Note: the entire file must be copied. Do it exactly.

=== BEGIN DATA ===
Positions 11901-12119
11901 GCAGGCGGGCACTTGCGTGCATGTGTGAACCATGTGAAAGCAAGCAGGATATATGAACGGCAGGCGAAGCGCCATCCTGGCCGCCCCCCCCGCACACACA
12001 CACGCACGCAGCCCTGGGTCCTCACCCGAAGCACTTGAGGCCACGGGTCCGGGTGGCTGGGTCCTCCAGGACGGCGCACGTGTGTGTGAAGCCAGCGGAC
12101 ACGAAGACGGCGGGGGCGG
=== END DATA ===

Positions 11901-12119
11901 GCAGGCGGGCACTTGCGTGCATGTGTGAACCATGTGAAAGCAAGCAGGATATATGAACGGCAGGCGAAGCGCCATCCTGGCCGCCCCCCCCGCACACACA
12001 CACGCACGCAGCCCTGGGTCCTCACCCGAAGCACTTGAGGCCACGGGTCCGGGTGGCTGGGTCCTCCAGGACGGCGCACGTGTGTGTGAAGCCAGCGGAC
12101 ACGAAGACGGCGGGGGCGG